From rumors to facts, and facts to rumors: The role of certainty decay in consumer communications

David Dubois*, Derek D. Rucker, Zakary L. Tormala

*Corresponding author for this work

Research output: Contribution to journalArticlepeer-review

47 Scopus citations


How does a rumor come to be believed as a fact as it spreads across a chain of consumers? This research proposes that because consumers' certainty about their beliefs (e.g., attitudes, opinions) is less salient than the beliefs themselves, certainty information is more susceptible to being lost in communication. Consistent with this idea, the current studies reveal that though consumers transmit their core beliefs when they communicate with one another, they often fail to transmit their certainty or uncertainty about those beliefs. Thus, a belief originally associated with high uncertainty (certainty) tends to lose this uncertainty (certainty) across communications. The authors demonstrate that increasing the salience of consumers' uncertainty/certainty when communicating or receiving information can improve uncertainty/certainty communication, and they investigate the consequences for rumor management and word-of-mouth communications.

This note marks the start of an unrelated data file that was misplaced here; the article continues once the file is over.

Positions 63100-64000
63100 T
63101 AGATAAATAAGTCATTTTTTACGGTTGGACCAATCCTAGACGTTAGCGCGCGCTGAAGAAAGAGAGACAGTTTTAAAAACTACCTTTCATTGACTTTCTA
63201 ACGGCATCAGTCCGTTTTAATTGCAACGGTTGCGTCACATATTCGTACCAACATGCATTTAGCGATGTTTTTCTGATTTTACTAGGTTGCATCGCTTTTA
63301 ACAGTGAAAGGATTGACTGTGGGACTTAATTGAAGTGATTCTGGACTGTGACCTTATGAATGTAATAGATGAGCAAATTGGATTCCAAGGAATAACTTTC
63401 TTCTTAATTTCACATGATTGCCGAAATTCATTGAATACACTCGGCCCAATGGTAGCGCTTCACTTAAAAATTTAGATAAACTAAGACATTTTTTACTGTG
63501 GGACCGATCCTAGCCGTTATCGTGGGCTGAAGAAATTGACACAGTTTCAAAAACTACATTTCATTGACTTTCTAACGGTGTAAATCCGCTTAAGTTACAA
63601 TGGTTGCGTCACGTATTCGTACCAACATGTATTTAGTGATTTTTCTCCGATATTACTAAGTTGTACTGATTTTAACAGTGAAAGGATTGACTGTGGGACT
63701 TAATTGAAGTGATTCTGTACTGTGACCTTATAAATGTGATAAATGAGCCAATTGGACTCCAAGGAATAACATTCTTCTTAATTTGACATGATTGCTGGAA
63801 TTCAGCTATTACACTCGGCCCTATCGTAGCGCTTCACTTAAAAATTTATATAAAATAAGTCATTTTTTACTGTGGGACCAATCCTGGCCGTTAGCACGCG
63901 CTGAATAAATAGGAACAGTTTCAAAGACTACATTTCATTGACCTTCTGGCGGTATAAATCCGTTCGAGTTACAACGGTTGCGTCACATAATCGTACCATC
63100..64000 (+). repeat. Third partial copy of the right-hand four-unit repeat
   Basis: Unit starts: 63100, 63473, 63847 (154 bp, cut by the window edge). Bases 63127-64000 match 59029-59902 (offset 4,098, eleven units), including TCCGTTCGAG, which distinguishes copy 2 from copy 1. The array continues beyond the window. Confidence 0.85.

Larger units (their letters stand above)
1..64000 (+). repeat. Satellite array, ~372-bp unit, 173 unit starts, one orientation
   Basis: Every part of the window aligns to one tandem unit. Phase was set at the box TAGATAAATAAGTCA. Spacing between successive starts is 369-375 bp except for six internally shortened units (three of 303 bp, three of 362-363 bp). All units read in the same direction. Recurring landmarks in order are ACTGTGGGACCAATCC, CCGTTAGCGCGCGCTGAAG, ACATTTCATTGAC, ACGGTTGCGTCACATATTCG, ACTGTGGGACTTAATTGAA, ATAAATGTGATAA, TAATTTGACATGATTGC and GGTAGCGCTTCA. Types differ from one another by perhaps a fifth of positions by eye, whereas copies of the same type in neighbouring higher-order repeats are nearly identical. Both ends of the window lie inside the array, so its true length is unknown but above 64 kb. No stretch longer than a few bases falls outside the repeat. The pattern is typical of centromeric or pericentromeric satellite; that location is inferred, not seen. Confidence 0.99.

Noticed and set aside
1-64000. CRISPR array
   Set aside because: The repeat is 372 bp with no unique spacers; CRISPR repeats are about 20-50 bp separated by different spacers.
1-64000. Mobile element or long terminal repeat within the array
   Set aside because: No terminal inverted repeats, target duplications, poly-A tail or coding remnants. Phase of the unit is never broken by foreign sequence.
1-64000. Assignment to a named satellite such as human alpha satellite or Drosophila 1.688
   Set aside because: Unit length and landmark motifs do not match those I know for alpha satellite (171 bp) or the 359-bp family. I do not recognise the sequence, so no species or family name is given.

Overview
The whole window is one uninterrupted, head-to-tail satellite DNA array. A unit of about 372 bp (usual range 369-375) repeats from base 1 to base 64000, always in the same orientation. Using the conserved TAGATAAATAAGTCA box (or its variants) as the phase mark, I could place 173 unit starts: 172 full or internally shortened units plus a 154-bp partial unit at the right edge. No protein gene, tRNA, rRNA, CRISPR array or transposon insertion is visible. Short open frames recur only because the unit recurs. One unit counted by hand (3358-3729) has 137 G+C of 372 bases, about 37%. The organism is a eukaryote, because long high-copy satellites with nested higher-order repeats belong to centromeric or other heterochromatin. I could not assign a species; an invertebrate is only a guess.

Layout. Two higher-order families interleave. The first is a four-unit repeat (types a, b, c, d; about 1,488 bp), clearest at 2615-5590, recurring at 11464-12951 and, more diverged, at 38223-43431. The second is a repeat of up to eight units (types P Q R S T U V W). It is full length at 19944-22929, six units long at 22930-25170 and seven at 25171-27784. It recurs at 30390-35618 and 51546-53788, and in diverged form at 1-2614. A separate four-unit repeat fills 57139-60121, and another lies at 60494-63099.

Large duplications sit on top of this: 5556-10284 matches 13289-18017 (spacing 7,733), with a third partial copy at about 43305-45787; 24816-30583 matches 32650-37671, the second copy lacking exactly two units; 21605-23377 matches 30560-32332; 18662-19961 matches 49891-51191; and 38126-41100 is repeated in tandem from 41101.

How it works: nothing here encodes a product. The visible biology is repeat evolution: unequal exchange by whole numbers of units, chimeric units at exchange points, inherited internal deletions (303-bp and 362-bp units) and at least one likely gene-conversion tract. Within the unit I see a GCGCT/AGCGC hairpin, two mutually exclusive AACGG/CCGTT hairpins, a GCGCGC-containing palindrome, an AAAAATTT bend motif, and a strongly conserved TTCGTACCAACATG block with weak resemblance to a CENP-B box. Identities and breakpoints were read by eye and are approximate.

Original languageEnglish (US)
Pages (from-to)1020-1032
Number of pages13
JournalJournal of Marketing Research
Issue number6
StatePublished - Dec 2011


  • Certainty
  • Information transmission
  • Metacognition
  • Rumor
  • Word-of-mouth communication

ASJC Scopus subject areas

  • Business and International Management
  • Economics and Econometrics
  • Marketing


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